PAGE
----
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Catch Me Elsewhere
I’m sure, many of you have never heard of the D.E.A.R.M.A.N. Technique, and it is something new to me, as well. I learned about it when I was doing some research on how to communicate better with my mate. The D.E.A.R.M.A.N. technique, is the DBT acronym for Objectives Effectiveness, or skills for getting what you want. The skill is very useful and can be used in any situation when you would like to express your feelings, set a boundary or ask for something.
D.E.A.R.M.A.N. is used when you have an objective, you want something specific, such as to have help with the chores, help with the kids or more sex, to affect a change or to say NO to a request. You want the other person to come away feeling good about you and not full of resentment. This will help preserve the relationship. You also want to protect or even enhance your self-respect.
This is how to use the D.E.A.R.M.A.N. technique:
D= Describe the current situation. Tell the person exactly what you are reacting to. Stick to the facts.
You went to watch the game with your friends, instead of asking what my plans were for the day and if I needed help with the kids.
E= Express your feelings and opinions about the situation. Assume that others cannot read your mind. Don’t expect others to know how hard it is for you to ask directly for what you want.
I feel like you don’t take into consideration that I may want some “me time” or that I could use some help with the kids.
A= Assert yourself by asking for what you want or saying no clearly. Assume that others cannot read your mind. Don’t expect others to know how hard it is for you to ask directly for what you want.
I would like it if you would communicate with me during the week to find out what we have going on as a family or if there is something that I may like to do outside of the house and then we can make plans from there.
R= Reinforce the reward to the person ahead of time. Tell the person the positive effects of getting what you want or need. Help the person feel good ahead of time for doing what you want.
By communicating what we all have going on and we can plan the weekend so that we spend time as a family, with one another and each get some “me time,” as well.
M= Mindfully keep your focus on your objectives. Maintain your position. Don’t be distracted.
A= Appear Confident. Use a confident voice tone and physical manner; make good eye contact. No stammering, whispering, staring at the floor, retreating, saying “I’m not sure,” etc.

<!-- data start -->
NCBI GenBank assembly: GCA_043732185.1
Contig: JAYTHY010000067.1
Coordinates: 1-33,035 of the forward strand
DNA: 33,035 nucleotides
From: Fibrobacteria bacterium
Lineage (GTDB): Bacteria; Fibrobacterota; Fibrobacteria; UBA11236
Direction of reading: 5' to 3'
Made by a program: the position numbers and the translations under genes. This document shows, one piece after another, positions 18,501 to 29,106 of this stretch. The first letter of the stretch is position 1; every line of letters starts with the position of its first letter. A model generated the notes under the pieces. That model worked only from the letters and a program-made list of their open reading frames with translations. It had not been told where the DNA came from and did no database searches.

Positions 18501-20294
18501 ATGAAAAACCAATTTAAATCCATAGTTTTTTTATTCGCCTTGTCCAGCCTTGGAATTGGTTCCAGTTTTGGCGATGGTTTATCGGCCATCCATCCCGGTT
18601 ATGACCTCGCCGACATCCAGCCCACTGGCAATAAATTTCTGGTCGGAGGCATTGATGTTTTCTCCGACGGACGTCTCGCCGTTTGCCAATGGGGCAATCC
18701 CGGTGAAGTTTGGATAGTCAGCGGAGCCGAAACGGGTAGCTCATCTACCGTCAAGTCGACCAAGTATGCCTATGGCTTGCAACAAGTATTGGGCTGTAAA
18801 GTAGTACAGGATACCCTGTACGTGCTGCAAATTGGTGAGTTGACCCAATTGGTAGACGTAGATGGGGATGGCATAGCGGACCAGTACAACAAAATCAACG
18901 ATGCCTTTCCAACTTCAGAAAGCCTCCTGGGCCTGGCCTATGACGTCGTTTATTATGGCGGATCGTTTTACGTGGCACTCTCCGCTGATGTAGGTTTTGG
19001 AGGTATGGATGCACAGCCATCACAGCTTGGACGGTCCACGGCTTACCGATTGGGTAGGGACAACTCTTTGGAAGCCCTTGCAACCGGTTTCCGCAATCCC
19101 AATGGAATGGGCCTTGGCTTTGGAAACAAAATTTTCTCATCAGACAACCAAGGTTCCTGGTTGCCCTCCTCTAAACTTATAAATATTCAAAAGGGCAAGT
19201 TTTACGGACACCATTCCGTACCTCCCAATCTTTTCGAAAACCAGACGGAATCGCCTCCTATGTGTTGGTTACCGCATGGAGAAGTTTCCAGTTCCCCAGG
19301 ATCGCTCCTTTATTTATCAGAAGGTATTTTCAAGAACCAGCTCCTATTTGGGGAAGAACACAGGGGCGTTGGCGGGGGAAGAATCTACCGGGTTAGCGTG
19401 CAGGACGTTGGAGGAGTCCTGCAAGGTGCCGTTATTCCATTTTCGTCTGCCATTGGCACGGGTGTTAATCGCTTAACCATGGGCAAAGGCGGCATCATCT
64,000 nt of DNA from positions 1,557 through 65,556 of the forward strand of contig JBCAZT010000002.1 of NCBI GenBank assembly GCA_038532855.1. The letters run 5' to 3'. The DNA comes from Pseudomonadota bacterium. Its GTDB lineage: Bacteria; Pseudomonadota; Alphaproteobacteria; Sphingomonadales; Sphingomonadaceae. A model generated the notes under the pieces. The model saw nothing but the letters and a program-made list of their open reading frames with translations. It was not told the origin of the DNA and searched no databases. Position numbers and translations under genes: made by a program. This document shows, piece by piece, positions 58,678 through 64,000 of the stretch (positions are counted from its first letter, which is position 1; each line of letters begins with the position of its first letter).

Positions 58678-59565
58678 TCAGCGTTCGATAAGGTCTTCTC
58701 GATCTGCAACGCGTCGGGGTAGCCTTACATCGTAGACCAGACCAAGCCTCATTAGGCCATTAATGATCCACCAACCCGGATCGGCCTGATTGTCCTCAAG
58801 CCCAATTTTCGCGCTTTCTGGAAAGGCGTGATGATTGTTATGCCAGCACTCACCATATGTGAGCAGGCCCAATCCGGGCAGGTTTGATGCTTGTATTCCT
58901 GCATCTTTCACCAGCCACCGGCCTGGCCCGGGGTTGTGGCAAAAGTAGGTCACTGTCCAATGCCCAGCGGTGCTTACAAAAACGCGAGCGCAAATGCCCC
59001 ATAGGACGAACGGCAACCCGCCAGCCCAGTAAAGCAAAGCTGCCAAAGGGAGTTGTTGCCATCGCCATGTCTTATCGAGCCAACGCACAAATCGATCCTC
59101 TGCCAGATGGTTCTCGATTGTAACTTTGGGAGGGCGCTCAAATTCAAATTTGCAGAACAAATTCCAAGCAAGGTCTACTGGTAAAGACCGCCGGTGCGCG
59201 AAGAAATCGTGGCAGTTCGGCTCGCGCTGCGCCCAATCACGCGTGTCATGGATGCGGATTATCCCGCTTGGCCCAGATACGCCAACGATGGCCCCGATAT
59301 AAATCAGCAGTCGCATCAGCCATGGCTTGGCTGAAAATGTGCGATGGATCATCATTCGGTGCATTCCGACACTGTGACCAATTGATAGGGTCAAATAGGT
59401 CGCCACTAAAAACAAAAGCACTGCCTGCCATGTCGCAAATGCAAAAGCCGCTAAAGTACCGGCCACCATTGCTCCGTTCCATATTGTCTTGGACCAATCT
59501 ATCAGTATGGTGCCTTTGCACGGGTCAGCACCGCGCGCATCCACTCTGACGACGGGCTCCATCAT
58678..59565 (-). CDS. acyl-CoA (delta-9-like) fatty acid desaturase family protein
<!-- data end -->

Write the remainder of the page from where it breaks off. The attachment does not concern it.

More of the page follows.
N= Negotiate by being willing to give to get. Offer and ask for alternative solutions to the problem. What am I willing to “settle for” or “give up” in order to gain what I want in the situation?
“If you take Shawn to football practice, I can take Shelly with me for pedicures, we can all meet for lunch then you can go watch the game with your friends.”
Now keep in mind that you can use the D.E.A.R.M.A.N. technique in any situation, not just with your mate. You can use the D.E.A.R.M.A.N. skills in difficult situations, as well.
There will be times when you come up against someone who is very good at this technique as well and may refuse your request or who will try to get you to see things their way or get you to do something that you don’t want to do. This is how you can use the D.E.A.R.M.A.N. technique to focus on a that type of situation.
1. Describe the current interaction
“You keep asking me over and over again even though I have already said no.”
Avoid blaming the other person…i.e. don’t say “you just don’t want to hear me
2. Express your opinions/feelings of discomfort about the interaction
“I’m not sure that you understand what I am asking”
“I’m starting to feel angry about this.”
3. Assert your wishes
“When the other person is refusing a request, suggest that you put off the conversation to another time
Give the person another chance to think about it
When the other person is pestering you, ask them to stop
When saying no to someone who keeps asking….suggest that you end the conversation because you aren’t going to change your mind anyway.
Photo Credits: Huffingtonpost.com, jodyrobbins.com